I am not Jewish but I try to get things organized for Sunday for us. I try to do it on Friday so that Saturday is free for us to do family things etc. But over the last couple months I have been sorely lacking in the get up and go department. We are usually so rushed during the week dinner isn't a fancy affair but to make the table Saturday night nice for Sunday is something I think I will work on. I do have a meal already ready in the crockpot Saturday night and just pop it in the base in the morning and turn it on. So its all cooked when we get home from church at noontime. And I don't make dinner on Sunday night. But I know I could at least put more prep into something to easily snack on but I don't always.

Thanks for the inspiration to get back on the bandwagon.

Erika

Paulina said...

Thanks for sharing!

Now I too need to go and get busy because it'll be dark soon!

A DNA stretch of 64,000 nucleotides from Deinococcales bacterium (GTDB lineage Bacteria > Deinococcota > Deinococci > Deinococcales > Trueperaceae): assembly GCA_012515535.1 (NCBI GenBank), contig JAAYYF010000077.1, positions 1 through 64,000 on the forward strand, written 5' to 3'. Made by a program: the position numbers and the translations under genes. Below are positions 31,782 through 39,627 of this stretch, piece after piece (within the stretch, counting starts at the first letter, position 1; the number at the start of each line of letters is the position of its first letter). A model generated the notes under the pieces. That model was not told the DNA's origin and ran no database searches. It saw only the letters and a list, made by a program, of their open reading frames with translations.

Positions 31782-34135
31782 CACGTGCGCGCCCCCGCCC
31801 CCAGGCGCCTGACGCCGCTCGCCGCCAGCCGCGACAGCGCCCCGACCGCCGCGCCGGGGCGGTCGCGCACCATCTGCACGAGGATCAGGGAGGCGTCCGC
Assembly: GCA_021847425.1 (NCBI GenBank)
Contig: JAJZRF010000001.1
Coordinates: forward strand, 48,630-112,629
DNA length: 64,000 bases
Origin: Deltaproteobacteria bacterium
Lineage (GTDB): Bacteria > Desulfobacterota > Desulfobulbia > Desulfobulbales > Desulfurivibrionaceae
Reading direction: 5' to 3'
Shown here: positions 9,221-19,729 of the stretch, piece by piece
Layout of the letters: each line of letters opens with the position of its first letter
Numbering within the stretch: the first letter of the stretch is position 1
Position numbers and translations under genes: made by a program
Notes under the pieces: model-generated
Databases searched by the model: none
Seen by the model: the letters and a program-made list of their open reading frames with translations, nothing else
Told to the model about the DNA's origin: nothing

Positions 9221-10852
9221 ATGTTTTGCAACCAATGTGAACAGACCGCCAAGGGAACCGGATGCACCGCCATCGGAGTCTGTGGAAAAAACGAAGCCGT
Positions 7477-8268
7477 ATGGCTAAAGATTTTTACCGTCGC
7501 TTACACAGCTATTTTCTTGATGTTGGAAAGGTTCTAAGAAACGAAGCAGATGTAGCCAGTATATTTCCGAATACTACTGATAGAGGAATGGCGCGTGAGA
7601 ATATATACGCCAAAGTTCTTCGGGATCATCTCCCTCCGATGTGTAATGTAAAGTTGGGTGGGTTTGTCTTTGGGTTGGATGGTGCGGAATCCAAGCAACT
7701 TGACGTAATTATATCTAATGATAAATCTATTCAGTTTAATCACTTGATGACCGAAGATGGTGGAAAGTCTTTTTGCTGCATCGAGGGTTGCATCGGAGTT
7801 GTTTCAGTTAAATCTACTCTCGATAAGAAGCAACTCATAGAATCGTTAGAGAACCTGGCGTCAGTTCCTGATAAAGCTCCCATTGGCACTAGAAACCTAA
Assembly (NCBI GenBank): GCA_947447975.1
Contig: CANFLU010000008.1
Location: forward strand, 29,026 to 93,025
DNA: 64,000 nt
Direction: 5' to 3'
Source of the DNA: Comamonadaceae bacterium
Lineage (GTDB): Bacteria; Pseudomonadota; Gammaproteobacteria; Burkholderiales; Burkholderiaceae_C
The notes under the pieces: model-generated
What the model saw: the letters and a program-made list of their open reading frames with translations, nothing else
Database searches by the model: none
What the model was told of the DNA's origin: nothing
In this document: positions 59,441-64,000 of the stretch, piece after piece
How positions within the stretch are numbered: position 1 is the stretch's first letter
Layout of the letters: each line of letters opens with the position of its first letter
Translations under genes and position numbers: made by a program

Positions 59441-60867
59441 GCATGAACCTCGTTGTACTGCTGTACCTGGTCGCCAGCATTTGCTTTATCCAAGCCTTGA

Blessings and shalom,
Paulina

Caroline said...

Hello Anna,
I nominated you for an award at my blog, She Walks in the Woods!
Stroll on over to copy and paste it into your own blog if you'd like.
Take care and have a wonderful weekend!
xoxo Caroline

Anonymous said...

Hello Mrs. Anna T.,
thanks for posting!
I really appreciate your lifestyle: especially that you have a vegetarian diet during the week although your husband is not a "strict" vegetarian.
It is an expression of your respect for other creatures, a frugal and simple lifestyle and a healthy decision, too!!
If all people eat less meat it would be possible to eat once a week high quality and organic meat (withour antibiotics and without intensive farming).
Blessings,
Ada

Miss Rachel said...